Differentiating Fish Oils Part 3 – DHA and EPA: The Dynamic Duo of Omega-3 Fish Oils

Reading a fish oil supplement label can be a daunting task. Understanding the difference between DHA and EPA, the active ingredients in fish oil, is even more complex. The reason for this complexity resides in the fact that our understanding of these two fatty acids is in its infancy. Still, let’s try to make some sense of what we’ve learned over the past decade or so.

Fatty acids are comprised of just three different atoms, carbon (the long backbone or skeleton of the fatty acid), hydrogen, and oxygen.  That’s it. The difference among the various fats lies in the length of the backbone (how many carbon atoms there are) and the number of “double bonds” between carbon atoms. Other than these two distinctions, the fatty acids are really the same. So, then why are there such great differences among the fats if they’re so similar, you might ask? It turns out that longer chains tend to be more biologically active, and more double bonds results in more twisted and misshapen molecules which can then take on characteristics akin to complex locks or keys. As signaling and communication between cells often occurs through a lock and key mechanism, the fatty acids with many double bonds turn out to be great candidates for this task.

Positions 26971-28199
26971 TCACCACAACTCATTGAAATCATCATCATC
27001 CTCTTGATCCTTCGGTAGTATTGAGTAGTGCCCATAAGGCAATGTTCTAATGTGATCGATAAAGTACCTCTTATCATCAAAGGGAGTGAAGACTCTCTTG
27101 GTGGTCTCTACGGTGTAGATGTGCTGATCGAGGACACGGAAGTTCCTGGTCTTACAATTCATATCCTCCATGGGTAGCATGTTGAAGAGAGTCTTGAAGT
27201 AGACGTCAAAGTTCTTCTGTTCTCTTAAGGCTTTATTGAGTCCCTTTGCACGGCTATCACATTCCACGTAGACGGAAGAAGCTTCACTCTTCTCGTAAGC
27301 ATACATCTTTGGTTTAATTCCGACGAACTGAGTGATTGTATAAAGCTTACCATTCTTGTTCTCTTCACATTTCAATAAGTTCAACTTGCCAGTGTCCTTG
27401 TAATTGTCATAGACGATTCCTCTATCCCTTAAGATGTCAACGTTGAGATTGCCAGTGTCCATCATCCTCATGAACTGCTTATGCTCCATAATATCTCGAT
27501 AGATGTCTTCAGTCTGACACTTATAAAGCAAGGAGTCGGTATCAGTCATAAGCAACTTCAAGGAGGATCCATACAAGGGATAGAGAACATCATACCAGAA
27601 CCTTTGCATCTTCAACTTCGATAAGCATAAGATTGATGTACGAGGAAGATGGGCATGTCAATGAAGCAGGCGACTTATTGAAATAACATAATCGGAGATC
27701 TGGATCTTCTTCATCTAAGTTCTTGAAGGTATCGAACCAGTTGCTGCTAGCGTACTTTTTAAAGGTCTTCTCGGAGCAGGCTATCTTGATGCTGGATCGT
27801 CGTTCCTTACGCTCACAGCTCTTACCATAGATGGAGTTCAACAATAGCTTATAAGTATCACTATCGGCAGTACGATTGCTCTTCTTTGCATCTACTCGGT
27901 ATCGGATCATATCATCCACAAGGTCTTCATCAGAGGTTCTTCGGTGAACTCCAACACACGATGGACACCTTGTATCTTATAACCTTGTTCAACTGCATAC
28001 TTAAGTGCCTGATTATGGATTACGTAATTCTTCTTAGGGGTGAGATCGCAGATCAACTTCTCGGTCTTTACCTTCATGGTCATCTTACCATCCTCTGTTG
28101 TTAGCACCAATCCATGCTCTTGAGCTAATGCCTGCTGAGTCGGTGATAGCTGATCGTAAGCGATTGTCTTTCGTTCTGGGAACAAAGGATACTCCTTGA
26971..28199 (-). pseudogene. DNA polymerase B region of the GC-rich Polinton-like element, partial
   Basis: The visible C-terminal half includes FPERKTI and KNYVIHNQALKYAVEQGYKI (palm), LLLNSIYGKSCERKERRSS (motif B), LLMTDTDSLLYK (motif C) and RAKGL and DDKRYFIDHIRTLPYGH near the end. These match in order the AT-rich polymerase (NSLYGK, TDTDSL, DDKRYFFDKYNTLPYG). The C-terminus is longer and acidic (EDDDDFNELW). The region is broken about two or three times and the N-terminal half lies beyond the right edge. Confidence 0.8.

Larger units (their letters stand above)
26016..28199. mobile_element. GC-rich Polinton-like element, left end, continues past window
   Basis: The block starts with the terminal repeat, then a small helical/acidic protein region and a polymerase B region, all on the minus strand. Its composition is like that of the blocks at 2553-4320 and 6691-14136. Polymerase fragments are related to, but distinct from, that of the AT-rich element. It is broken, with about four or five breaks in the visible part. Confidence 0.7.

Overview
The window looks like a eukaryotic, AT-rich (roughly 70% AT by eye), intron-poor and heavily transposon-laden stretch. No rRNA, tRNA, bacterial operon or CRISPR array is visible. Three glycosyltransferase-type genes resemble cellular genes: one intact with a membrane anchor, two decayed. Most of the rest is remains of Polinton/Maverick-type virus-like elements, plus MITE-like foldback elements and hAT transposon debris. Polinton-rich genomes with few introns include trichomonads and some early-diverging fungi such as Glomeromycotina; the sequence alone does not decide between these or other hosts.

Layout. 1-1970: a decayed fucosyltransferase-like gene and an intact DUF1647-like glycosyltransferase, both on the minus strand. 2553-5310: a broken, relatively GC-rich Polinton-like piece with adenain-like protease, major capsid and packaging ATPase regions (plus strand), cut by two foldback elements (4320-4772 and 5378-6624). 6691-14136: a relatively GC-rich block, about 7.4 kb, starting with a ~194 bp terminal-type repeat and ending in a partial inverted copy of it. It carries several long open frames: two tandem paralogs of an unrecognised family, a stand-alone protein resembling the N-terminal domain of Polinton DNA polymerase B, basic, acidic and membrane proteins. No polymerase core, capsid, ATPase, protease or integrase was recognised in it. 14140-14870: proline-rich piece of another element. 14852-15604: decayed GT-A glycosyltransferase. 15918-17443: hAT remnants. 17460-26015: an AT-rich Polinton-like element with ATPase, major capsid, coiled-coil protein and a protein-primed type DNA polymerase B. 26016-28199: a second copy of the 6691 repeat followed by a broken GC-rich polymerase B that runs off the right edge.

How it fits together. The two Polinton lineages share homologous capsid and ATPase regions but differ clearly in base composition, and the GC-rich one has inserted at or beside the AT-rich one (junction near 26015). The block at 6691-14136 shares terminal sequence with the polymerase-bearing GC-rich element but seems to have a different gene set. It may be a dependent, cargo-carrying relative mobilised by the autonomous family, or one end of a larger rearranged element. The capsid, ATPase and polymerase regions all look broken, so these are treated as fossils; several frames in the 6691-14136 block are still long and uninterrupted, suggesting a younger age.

EPA is shorter than DHA (perhaps a bit less biologically active) and has fewer double bonds (less effective as a lock or key). EPA tends therefore to serve more as a precursor for other molecules that can diminish inflammation, clotting, oxidation, and cell death. DHA is also a precursor for some wonderful molecules that cause reversal of inflammation and tremendous protection of nerve tissue. Additionally, DHA is actively incorporated in our cell membranes where it can help cells communicate with other cells.

Other attributes shared by these two omega-3s include: Lowering triglycerides; raising HDL: and lowering the risk of lethal heart rhythms during and following heart attacks. Our bodies contain far more DHA than EPA, and DHA lasts longer in our bodies than does EPA, but both of these fatty acids have very important roles to play, and should be emphasized in our diets.

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